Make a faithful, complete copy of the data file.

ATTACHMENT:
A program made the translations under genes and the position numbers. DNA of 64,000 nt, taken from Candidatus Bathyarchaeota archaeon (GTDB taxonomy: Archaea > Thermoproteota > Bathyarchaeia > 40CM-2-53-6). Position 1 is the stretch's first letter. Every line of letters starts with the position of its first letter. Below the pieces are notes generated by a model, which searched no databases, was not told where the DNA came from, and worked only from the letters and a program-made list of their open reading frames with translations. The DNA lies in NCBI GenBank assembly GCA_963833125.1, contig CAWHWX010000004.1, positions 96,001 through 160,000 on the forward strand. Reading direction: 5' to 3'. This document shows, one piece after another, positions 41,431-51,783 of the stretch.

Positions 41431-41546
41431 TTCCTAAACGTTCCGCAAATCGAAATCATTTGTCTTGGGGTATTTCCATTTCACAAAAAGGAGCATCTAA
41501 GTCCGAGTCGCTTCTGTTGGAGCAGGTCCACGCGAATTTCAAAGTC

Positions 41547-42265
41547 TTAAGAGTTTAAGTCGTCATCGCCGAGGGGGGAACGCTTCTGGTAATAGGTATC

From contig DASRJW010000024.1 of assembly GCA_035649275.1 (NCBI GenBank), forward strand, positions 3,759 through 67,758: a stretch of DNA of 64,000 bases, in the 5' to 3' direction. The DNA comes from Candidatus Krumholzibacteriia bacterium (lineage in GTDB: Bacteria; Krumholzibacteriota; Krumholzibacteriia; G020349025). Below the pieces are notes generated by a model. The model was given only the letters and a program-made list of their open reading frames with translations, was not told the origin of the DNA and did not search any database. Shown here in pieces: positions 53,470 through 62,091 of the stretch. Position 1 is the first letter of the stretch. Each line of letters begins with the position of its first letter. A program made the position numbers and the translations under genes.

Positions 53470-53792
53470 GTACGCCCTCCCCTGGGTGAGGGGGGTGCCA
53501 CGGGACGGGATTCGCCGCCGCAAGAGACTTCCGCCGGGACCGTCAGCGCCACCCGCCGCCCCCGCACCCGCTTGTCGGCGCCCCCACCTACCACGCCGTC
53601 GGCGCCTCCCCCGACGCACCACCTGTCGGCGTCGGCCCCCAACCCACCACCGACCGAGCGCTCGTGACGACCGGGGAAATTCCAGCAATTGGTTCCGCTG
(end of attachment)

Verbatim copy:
A program made the translations under genes and the position numbers. DNA of 64,000 nt, taken from Candidatus Bathyarchaeota archaeon (GTDB taxonomy: Archaea > Thermoproteota > Bathyarchaeia > 40CM-2-53-6). Position 1 is the stretch's first letter. Every line of letters starts with the position of its first letter. Below the pieces are notes generated by a model, which searched no databases, was not told where the DNA came from, and worked only from the letters and a program-made list of their open reading frames with translations. The DNA lies in NCBI GenBank assembly GCA_963833125.1, contig CAWHWX010000004.1, positions 96,001 through 160,000 on the forward strand. Reading direction: 5' to 3'. This document shows, one piece after another, positions 41,431-51,783 of the stretch.

Positions 41431-41546
41431 TTCCTAAACGTTCCGCAAATCGAAATCATTTGTCTTGGGGTATTTCCATTTCACAAAAAGGAGCATCTAA
41501 GTCCGAGTCGCTTCTGTTGGAGCAGGTCCACGCGAATTTCAAAGTC

Positions 41547-42265
41547 TTAAGAGTTTAAGTCGTCATCGCCGAGGGGGGAACGCTTCTGGTAATAGGTATC

From contig DASRJW010000024.1 of assembly GCA_035649275.1 (NCBI GenBank), forward strand, positions 3,759 through 67,758: a stretch of DNA of 64,000 bases, in the 5' to 3' direction. The DNA comes from Candidatus Krumholzibacteriia bacterium (lineage in GTDB: Bacteria; Krumholzibacteriota; Krumholzibacteriia; G020349025). Below the pieces are notes generated by a model. The model was given only the letters and a program-made list of their open reading frames with translations, was not told the origin of the DNA and did not search any database. Shown here in pieces: positions 53,470 through 62,091 of the stretch. Position 1 is the first letter of the stretch. Each line of letters begins with the position of its first letter. A program made the position numbers and the translations under genes.

Positions 53470-53792
53470 GTACGCCCTCCCCTGGGTGAGGGGGGTGCCA
53501 CGGGACGGGATTCGCCGCCGCAAGAGACTTCCGCCGGGACCGTCAGCGCCACCCGCCGCCCCCGCACCCGCTTGTCGGCGCCCCCACCTACCACGCCGTC
53601 GGCGCCTCCCCCGACGCACCACCTGTCGGCGTCGGCCCCCAACCCACCACCGACCGAGCGCTCGTGACGACCGGGGAAATTCCAGCAATTGGTTCCGCTG